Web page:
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Effectiveness of computerized delivery of intrasulcular anesthetic in primary molars.
J Am Dent Assoc 2005; 136(10):1418-25JA

Abstract

BACKGROUND

Pain measures associated with computerized delivery of intrasulcular anesthestic have not been reported. The authors evaluated a computerized delivery system for intrasulcular (CDS-IS) anesthesia in primary molars. METHODS; The study population consisted of children aged 2 to 13 years who received CDS-IS injections, 159 in mandibular molars and 48 in maxillary molars. Children were treated by one of three modes of behavioral management: behavior modification (BM) only, inhalation of nitrous oxide (N2O) in addition to BM or intrarectal sedation. Variables evaluated included the subjective perception of the child's well-being before and after administration of the anesthetic, the child's pain behavior during anesthetic administration, effectiveness of the anesthetic during dental treatment, incidence of reported postoperative dental pain (PDP) and analgesic use after the CDS-IS injections.

RESULTS

The effectiveness of CDS-IS anesthesia in mandibular molars was 97 percent, 92 percent, 63 percent and 71 percent for restorations, preformed stainless steel crowns, extractions and pulpal therapies, respectively (mean effectiveness, 89 percent). The effectiveness of CDS-IS anesthesia in maxillary molars was 96 percent, 50 percent, 92 percent and 78 percent, respectively (mean effectiveness, 90 percent). CDS-IS was less effective in children aged 2 to 4 years who received sedation than it was in older children. The authors found no differences between children's subjective self-reports of well-being before and after anesthetic administration, between the sexes and/or between modes of behavioral management (that is, BM or N2O). Most children exhibited low pain-related behavior during anesthetic administration, with no differences between boys and girls. The overall incidence of PDP was 31.4 percent; 64.9 percent of these patients received pain-relieving medications as a result, with no correlation to age, tooth treated, effectiveness of anesthesia or type of treatment.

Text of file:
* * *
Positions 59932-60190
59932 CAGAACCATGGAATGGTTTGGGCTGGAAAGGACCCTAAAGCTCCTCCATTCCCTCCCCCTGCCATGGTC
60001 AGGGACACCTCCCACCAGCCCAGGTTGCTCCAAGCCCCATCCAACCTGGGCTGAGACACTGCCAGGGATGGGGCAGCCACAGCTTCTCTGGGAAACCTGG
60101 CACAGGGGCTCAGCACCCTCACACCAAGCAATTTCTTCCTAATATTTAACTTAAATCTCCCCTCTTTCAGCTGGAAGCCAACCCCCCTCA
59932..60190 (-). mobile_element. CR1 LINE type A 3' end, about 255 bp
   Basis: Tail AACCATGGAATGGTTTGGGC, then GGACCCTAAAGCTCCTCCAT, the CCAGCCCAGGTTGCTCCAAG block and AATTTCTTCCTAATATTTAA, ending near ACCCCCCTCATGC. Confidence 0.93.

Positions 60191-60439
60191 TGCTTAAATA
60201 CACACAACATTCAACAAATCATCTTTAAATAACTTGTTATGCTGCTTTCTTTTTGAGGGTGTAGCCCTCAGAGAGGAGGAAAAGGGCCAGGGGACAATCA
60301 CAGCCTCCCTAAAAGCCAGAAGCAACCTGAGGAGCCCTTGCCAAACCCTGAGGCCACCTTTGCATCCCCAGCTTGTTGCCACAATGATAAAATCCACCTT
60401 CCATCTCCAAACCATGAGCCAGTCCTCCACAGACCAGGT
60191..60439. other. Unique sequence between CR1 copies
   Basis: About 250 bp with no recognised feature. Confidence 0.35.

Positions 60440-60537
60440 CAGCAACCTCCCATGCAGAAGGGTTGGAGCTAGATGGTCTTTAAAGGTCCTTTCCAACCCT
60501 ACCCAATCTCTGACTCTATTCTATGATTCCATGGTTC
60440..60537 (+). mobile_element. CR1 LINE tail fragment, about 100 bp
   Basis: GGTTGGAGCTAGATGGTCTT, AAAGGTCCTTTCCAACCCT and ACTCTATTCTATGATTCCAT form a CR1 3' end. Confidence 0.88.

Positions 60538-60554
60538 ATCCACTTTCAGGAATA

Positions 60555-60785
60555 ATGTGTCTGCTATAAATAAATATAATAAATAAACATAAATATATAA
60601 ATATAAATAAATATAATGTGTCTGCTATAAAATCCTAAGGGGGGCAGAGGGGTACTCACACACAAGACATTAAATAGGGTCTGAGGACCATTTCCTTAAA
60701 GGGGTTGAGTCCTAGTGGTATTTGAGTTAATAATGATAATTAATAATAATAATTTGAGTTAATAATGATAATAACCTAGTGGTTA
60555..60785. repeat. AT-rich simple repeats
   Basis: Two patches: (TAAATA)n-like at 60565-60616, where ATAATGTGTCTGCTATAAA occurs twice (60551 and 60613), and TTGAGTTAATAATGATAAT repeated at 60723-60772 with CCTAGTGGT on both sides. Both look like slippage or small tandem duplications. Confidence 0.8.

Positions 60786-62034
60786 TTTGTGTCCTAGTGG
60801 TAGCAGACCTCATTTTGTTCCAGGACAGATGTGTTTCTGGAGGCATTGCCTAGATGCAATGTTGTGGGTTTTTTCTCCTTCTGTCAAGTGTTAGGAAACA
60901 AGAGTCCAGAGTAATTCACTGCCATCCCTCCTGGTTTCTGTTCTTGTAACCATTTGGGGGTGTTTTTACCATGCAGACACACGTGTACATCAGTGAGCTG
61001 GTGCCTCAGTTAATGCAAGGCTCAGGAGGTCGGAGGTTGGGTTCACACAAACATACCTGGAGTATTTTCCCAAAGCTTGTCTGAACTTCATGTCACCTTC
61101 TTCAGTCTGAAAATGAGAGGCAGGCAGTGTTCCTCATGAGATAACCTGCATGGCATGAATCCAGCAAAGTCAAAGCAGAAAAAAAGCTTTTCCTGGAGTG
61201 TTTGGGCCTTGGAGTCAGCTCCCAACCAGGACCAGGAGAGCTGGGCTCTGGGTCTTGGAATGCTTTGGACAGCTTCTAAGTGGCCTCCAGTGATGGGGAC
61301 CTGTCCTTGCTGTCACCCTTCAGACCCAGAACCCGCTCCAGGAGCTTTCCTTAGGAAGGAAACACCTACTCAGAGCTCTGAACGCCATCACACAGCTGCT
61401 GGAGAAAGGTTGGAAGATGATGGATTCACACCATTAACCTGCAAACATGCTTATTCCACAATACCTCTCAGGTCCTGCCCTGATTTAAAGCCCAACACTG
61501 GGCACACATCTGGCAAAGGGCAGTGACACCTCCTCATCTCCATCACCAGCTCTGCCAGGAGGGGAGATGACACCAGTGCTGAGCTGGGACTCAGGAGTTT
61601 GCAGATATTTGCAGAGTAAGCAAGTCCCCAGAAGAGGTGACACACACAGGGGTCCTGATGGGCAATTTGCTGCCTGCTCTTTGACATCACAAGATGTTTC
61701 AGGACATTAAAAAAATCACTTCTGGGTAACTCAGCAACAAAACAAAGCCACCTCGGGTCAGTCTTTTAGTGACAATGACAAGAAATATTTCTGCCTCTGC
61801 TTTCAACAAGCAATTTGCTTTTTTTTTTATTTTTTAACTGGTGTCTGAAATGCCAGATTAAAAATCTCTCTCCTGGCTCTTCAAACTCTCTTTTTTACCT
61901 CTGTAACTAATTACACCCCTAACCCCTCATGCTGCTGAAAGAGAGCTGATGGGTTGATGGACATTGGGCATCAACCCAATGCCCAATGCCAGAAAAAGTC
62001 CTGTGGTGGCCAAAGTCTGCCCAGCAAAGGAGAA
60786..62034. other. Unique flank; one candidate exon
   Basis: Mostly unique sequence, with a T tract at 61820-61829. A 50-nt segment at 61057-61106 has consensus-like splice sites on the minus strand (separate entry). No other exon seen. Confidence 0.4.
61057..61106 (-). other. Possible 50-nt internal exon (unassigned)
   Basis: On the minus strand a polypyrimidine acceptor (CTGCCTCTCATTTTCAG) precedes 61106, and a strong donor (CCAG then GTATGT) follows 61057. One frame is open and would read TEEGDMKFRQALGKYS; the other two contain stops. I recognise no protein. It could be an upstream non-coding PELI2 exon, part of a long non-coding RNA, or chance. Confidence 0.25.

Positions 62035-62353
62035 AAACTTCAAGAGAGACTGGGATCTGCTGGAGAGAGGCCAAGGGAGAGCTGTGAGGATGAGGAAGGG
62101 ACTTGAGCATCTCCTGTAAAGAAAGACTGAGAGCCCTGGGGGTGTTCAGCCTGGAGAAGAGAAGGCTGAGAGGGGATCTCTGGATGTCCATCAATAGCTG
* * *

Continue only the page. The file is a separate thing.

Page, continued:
CONCLUSIONS

CDS-IS is effective for anesthetizing primary molars, mainly for amalgam, resin-based composite and stainless steel crown restorations.

Authors+Show Affiliations

Department of Pediatric Dentistry, The Maurice and Gabriela Goldschleger, School of Dental Medicine, Tel-Aviv University, Ramat Aviv, 69978 Tel-Aviv, Israel. shkenazi@post.tau.ac.ilNo affiliation info availableNo affiliation info available

Pub Type(s)

Journal Article

Language

eng

PubMed ID

16255467

Citation

Ashkenazi, Malka, et al. "Effectiveness of Computerized Delivery of Intrasulcular Anesthetic in Primary Molars." Journal of the American Dental Association (1939), vol. 136, no. 10, 2005, pp. 1418-25.
Ashkenazi M, Blumer S, Eli I. Effectiveness of computerized delivery of intrasulcular anesthetic in primary molars. J Am Dent Assoc. 2005;136(10):1418-25.